This year, Phillips Hong Kong inaugurated its new Asian headquarters, located in the West Kowloon Cultural District. The headquarters includes a permanent auction room, providing this international auction house with greater flexibility in scheduling sale dates.
Taking this season's Hong Kong Autumn Auction as an example, Phillips has departed from its usual practice of holding the 20th Century & Contemporary Art Sales in November. Instead, the auctions will take place earlier on 6 and 7 October, coinciding with Sotheby's, Poly Auction's, and China Guardian's fall sales.
Earlier this month, the auction house unveiled two star lots in advance. They include Yoshitomo Nara's painting titled No Means No, estimated at HK$52 to 72 million (US$6.7 to 9.2 million); and Still Life with an Olive, an iconic still life painting by Swiss contemporary artist Nicolas Party, estimated at HK$26 to 40 million (US$3.3 to 5.1 million).
Both artworks will be making their auction debut.
Yoshitomo Nara | No Means No, Acrylic on canvas
Created in 2006
162.5 x 130.8 cm
Estimate: HK$52,000,000 - 72,000,000 (US$6,670,000 - 9,230,000)
Auction House: Phillips Hong Kong
Sale: 20th Century & Contemporary Evening Sale
Date: 6 October 2023
Venue: Phillips Asian Headquarters
Address: G/F, WKCDA Tower Cultural District, 8 Austin Rd W, Kowloon, Hong Kong
Yoshitomo Nara has been highly sought after in the Asian art market, with his painting Knife Behind Back setting an auction record at HK$195 million (US$25 million), making him the most expensive artist from Japan. Up to this day, Nara's paintings featuring the little girl motif continue to demonstrate strong market performance, with seven artworks achieving prices exceeding HK$100 million.
In March of this year, Phillips held its inaugural evening sale at the new Asian headquarters, headlined by Nara's little girl painting. The 1995 artwork titled Lookin' for a Treasure changed hands for HK$83.85 million (US$10.7 million), acquired by Rebecca Wei, Founding Partner of the renowned gallery LGDR & Wei in Asia (formerly known as Lévy Gorvy).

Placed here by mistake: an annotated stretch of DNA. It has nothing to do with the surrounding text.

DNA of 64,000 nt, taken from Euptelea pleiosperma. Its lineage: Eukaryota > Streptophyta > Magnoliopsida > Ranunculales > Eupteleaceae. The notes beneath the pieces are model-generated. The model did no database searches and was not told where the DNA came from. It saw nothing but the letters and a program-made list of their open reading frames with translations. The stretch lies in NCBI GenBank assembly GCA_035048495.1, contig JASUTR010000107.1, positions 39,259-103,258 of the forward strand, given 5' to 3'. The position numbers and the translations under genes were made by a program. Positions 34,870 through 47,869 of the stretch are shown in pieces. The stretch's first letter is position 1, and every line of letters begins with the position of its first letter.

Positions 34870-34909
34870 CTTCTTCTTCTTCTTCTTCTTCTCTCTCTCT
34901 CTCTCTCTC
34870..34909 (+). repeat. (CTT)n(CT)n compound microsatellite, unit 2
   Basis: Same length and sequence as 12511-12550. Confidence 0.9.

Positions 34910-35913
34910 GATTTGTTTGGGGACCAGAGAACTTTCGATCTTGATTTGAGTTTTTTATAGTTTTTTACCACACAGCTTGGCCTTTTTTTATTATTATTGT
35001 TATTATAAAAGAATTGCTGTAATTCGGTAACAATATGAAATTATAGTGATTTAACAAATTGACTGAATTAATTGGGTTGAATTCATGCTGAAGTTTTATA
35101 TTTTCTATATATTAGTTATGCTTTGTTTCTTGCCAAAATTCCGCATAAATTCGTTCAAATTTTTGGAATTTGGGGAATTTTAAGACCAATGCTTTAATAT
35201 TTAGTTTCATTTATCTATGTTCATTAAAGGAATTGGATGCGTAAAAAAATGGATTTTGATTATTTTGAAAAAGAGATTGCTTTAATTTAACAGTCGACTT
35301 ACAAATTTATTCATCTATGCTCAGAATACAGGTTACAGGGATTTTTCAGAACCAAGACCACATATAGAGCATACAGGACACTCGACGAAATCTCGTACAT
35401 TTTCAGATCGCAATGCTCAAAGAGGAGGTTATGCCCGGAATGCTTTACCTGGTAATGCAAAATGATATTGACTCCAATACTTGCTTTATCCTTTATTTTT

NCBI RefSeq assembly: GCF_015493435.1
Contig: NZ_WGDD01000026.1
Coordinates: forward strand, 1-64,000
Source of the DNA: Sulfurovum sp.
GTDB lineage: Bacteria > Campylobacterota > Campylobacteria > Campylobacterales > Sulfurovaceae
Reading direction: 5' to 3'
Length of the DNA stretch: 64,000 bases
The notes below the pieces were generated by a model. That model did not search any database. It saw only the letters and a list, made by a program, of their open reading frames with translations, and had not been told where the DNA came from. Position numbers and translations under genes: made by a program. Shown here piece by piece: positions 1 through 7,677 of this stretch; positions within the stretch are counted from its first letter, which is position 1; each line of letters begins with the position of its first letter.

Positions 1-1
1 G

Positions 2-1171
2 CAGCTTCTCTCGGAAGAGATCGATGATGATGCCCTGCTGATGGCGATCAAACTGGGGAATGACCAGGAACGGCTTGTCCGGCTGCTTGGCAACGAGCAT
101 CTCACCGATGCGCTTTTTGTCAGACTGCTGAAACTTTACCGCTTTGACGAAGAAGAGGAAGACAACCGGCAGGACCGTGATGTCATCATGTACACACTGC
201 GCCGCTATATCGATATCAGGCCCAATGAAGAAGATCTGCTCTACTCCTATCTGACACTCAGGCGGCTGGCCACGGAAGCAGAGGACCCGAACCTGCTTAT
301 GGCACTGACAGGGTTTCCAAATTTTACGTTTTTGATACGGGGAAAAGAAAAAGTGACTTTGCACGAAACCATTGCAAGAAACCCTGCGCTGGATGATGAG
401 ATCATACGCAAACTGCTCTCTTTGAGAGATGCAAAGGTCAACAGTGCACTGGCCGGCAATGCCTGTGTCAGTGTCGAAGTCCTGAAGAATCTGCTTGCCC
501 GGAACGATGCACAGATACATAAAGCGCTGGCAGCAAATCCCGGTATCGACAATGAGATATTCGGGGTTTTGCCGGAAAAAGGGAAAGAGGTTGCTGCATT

Knife Behind Back (2000) sold for a staggering HK$195 million
Lookin' for a Treasure (1995) changed hands for HK$83.85 million at Phillips this past March
When comparing the aforementioned two artworks with No Means No, which will be auctioned in October, the most noticeable differences lie perhaps in the depiction of the little girl's eyes and the background color.
Regarding the portrayal of the girl's eyes, Nara once described, "They say human eyes are the mirror of the soul, and I used to draw them too carelessly. Say, to express the anger, I just drew some triangular eyes. I drew obviously-angry eyes, projected my anger there, and somehow released my pent-up emotions. About ten years ago, however, I became more interested in expressing complex feelings in a more complex way. I began to stop and think, to take a breath before letting everything out."